During present discussions about Warner’s Pond, efforts should be made to ponder broader historical significance and issues of equity, which are closely tied together here.
When Andrew Koh started serving on the Historical Commission, it understandably focused on houses and the first half of the town’s history, but the commission increasingly made efforts to look beyond. When the circa 1829 Abiel Wheeler House was slated for demolition, it was originally considered insignificant compared to the 17th century Scotchford-Wheeler House. People highlighted the former’s significance as a part of the greater Hubbardville fabric.
Koh noted its role as the childhood home of Blanche Wheeler Williams, a pioneering Smith College graduate who co-founded the field of Aegean Bronze Age archaeology in the U.S. She features prominently in Koh’s upcoming book, “The Cretan Collection in the Penn Museum.” He continues to rely on experiences from Concord while serving as museum scientist for the Yale Peabody Museum as it undergoes transformational renovations sensitive to its original 1920s structure and surroundings.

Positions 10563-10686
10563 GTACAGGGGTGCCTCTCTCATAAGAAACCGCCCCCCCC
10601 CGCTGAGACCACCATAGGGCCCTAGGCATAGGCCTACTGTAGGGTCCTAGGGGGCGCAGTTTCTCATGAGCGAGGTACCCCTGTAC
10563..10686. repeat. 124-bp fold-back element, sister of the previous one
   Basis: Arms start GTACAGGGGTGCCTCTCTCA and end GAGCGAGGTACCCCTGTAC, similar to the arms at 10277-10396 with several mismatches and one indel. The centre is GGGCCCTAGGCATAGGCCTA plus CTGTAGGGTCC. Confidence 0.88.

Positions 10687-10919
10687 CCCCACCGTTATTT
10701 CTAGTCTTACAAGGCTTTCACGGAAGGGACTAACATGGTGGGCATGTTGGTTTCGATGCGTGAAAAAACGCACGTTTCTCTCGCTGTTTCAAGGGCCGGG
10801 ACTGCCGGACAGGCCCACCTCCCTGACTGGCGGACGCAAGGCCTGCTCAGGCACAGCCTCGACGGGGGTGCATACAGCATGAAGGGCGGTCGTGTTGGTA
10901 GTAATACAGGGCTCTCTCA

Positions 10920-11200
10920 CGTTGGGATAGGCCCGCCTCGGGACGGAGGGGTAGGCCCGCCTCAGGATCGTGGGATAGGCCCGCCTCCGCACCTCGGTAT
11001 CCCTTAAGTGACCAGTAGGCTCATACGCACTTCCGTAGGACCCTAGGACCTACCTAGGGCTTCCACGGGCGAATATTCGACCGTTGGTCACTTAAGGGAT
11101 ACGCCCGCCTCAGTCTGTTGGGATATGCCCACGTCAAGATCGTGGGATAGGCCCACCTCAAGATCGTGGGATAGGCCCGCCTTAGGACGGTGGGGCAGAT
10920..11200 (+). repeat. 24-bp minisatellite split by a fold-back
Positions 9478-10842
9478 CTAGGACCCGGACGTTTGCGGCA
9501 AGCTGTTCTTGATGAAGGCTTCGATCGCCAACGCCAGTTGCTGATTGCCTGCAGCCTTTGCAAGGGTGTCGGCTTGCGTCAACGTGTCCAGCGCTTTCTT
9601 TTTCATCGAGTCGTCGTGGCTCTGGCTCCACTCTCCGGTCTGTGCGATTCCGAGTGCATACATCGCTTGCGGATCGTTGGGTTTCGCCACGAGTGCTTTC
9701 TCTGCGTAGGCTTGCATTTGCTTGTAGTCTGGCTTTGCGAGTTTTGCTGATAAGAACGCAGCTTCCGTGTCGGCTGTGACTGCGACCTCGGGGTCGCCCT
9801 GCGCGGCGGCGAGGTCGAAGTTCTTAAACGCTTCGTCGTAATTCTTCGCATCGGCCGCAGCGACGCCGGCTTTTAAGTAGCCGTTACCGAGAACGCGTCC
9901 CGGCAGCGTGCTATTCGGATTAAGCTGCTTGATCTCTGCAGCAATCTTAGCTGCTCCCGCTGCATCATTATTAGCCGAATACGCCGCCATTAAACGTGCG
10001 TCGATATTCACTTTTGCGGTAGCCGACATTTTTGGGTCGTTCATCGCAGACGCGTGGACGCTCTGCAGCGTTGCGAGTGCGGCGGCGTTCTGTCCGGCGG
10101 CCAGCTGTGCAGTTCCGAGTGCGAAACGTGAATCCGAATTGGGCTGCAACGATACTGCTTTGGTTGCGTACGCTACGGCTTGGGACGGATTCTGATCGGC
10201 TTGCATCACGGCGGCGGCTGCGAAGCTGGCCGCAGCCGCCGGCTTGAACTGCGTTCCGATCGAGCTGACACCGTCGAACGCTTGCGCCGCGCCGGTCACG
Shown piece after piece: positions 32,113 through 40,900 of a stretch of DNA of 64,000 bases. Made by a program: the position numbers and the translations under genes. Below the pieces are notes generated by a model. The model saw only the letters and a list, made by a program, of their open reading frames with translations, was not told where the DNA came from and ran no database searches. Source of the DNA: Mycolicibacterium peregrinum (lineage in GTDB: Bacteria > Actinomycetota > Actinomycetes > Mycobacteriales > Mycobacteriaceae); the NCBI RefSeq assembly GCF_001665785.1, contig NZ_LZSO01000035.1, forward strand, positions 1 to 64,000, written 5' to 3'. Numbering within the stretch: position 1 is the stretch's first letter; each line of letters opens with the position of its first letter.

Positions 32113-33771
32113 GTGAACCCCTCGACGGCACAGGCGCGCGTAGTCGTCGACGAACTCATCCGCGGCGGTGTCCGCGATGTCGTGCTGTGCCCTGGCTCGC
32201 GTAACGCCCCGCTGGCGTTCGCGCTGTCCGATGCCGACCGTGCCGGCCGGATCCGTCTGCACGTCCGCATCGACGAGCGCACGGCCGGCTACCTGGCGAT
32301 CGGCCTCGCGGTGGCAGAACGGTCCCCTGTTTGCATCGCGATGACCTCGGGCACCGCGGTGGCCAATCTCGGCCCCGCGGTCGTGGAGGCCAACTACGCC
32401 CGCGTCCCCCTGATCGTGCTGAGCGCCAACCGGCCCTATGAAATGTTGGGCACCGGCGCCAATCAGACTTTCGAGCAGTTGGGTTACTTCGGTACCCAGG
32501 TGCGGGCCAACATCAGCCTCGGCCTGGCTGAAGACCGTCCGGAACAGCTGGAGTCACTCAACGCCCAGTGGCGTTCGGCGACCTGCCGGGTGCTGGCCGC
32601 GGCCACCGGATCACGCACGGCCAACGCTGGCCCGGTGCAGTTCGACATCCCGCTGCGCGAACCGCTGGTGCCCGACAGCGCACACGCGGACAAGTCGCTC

In much the same way, as the third owners of the early 20th-century Isaac Beharrell House where the old Reformatory neighborhood meets Warnersville, we see Warner’s Pond as the beating heart of a historically diverse neighborhood. When our house was built, census records show reformatory wardens living near prison guards and Chinese workers living near train conductors. Despite its pragmatic and manmade origins, the dam allowed a working-class neighborhood to enjoy aquatic activities and landscapes reserved for other parts of town. Please consider these issues of historical significance and equity when deliberating the future of the pond.
Andrew Koh and Laura Labriola